Can't forget the Motor City
Hank Hubbard, president and CEO of One Detroit Credit Union, a $38 million institution based in the Motor City, said his credit union has received a number of CDFI grants in recent years and that such funds are generally used for “capacity building.”
“These grants help to make our organization stronger and allows us to reach deeper to help our membership with their financial goals,” he said.
For example, in 2009, One Detroit CU received a CDFI grant for about $2 million, which was used primarily as lending capital. Another grant was used to help construct a second branch for the credit union.
While Detroit has made some economic improvements in recent years, the city remains mired in poverty, crime, unemployment and a poor transit system. Closely matching the overall demographics of the city, One Detroit CU’s membership is about 80 percent African-American, with about 40 percent living below the poverty line. As such, the membership has many needs.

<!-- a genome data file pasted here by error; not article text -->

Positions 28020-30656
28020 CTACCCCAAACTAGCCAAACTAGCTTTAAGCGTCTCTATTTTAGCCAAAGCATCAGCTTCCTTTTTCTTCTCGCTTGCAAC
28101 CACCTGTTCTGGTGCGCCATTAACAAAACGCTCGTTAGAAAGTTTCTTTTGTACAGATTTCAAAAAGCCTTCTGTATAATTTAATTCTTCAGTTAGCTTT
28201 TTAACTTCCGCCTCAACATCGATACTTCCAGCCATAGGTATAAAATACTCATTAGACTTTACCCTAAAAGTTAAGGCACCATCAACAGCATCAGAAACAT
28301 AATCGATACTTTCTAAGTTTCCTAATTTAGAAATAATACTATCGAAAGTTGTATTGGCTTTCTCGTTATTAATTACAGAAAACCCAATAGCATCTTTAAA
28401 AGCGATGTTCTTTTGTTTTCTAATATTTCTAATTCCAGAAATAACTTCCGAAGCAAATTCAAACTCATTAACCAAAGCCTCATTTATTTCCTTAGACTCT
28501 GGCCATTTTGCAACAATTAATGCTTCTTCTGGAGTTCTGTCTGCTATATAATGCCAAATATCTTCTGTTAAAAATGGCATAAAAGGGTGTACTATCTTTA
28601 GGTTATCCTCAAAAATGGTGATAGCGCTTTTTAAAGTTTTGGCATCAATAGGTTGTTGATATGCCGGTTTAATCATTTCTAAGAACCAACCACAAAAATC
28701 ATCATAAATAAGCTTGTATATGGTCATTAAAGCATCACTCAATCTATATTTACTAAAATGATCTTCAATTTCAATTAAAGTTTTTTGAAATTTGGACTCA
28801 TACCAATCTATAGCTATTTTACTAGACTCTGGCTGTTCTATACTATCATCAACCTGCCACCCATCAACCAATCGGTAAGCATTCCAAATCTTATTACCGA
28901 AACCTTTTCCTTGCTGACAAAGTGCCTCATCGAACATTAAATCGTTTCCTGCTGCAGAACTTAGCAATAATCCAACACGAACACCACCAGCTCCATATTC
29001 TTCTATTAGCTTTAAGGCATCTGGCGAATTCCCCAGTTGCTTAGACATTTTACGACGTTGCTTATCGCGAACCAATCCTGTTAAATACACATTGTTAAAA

“One trial made possible by the grants involved the refinancing of auto loans, where we were able to offer a rate that was about half that charged by other lenders,” Hubbard said. “We found out that the risk associated with these loans was much lower than we originally expected, and have since added it to our ongoing product line.”
With respect to the auto lending program (called “RefiMyRide”) which was piloted with CDFI grant funds, Hubbard explained the grants “allowed us to try something we thought was risky.”
“Since that trial we have refinanced over 800 loans, totaling some $1.4 million, cutting their rates in half and saving those people over $1.8 million in interest payments,” he elaborated.
“[Thus,] a $1.5 million grant resulted in over $10 million in loans, and funneled $1.8 million back into the communities in the form of lower loan payments.”